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SEO, routing, redirecting without redirecting.

Hi everyone,

I've got a question about re-routing a request from a controller.

What I'd like to do is

class Cats extends Controller {

    function Cats()
    function view($some_id)


So when I go to cats/view/123 I will get dogs/view/123 without being redirected.

I know this probably seems ridiculous but the purpose is as follows.

/cats/view/123 and similar URIs obviously isn't all that SEO friendly, so with the CMS there is field where the customer can input a 'fake' uri something like 'cats/purring/beautiful-black-furry-cat' which when visited will route to an SEO controller which looks up cats/purring/beautiful-black-furry-cat from a look up and returns /cats/view/123 which is then called.

The bit I'm stuck at is re-routing to the returned real uri '/cats/view/123'.

The problem could obviously be very easily solved by just putting my cats::view code in the method but I would like to be able to map to multiples controllers and methods. So /dogs/category/123 could be mapped to /black-labradors.

Anyway, my question really is can I reroute to a different controller and method using a string which represents the 'real' uri?

Thanks in advance Smile

If you really want to be able to rewrite to ANYTHING, you should look at using an 'dynamic routes' solution. In such a case you use a selection of routes from your database instead of the routes in the routes config file. This is the only way you can achieve a route like 'labradors' => 'dogs/category/123'. Because otherwise, you will always need a controller with the right name (in this case "labradors").

If you make it a bit simpler, by keeping a correct controller name at all times (like 'dogs/labradors' => 'dogs/category/123') then you can handle things in a _remap method in the controller. Something like:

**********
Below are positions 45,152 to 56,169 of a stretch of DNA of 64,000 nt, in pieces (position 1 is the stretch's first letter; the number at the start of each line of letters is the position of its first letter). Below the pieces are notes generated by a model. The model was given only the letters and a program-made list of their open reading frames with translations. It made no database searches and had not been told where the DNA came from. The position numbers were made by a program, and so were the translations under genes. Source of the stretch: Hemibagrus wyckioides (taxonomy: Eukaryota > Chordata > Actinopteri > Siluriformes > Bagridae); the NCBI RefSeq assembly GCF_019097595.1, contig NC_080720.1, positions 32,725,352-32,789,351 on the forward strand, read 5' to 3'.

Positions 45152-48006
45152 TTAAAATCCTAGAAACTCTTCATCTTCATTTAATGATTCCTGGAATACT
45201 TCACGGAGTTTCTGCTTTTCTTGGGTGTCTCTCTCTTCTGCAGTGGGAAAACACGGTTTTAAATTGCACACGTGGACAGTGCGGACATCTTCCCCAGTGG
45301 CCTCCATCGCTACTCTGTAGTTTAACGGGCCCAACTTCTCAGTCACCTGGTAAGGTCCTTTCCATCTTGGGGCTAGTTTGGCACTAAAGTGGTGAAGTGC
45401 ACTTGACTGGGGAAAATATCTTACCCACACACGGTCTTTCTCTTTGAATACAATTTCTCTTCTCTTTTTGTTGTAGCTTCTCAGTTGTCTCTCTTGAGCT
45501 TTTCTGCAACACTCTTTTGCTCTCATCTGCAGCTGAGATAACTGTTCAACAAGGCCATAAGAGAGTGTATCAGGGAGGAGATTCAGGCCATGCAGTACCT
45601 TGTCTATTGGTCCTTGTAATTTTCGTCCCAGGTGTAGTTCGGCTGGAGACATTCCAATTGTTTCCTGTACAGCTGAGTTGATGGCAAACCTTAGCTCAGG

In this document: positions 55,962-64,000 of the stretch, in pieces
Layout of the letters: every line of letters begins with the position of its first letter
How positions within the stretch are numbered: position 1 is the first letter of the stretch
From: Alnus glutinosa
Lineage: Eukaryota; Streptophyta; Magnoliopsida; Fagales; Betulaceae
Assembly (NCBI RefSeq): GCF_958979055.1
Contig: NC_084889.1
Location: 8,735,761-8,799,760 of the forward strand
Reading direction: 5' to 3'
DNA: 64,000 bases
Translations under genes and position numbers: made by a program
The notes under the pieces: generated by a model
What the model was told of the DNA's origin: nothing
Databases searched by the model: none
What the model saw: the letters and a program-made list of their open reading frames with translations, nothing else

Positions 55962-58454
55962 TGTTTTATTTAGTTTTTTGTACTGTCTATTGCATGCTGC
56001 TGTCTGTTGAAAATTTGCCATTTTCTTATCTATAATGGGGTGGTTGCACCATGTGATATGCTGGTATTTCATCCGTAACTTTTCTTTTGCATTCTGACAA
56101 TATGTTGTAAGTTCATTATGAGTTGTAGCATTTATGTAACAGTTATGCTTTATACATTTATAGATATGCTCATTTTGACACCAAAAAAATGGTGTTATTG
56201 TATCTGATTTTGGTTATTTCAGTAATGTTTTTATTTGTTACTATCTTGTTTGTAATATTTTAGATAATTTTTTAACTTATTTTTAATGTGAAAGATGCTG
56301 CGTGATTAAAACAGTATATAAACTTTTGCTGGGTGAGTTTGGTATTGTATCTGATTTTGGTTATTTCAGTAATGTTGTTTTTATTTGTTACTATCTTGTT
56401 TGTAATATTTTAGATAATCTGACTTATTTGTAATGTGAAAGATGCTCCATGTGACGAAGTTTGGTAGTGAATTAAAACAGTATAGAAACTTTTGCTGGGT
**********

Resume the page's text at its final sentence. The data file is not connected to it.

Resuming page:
class Dogs extends Controller()
   function __remap()
      // check here if the uri parts after 'dogs' make sense.
      // for instance by looking up the 'seo name' in your database and finding the correct values from there.
      $catid = $this->mymodel->get_cat_id_from_seo_name($this->uri->segment(2);

The point of this is, that you don't switch to another controller. You stay in the right controller, and do your lookups from the _remap method. From that method, you can safely fire up the right method without doing a real redirect.

hmmm, using a correct controller name at all times could be a sensible solution!

There is a workaround to the 'correct controller name' issue.. you can make routes for all your known controllers and put a 'catchall' after that. Like so:
$route['cats(:any)'] = 'cats$1';     // 'cats' stays 'cats' and same for 'cats/species/123'
$route['dogs(:any)'] = 'dogs$1';
$route['(:any)'] = 'catchall/$1';    // 'labradors' becomes 'catchall/labradors'

But that means if you add a controller you need to add it to the routes allso. And you have to use a 'skinny controllers' way of programming if you really want to avoid redirecting. The 'catchall' controller needs to be able to handle all of the actions that could occur on all of the controllers.. because you don't know if you're going to end up working on 'cats', 'dogs' or whatever.
So I wouldn't advise doing this. Keeping it in the right controller is much easier. In there, you have the methods you need right at your disposal.

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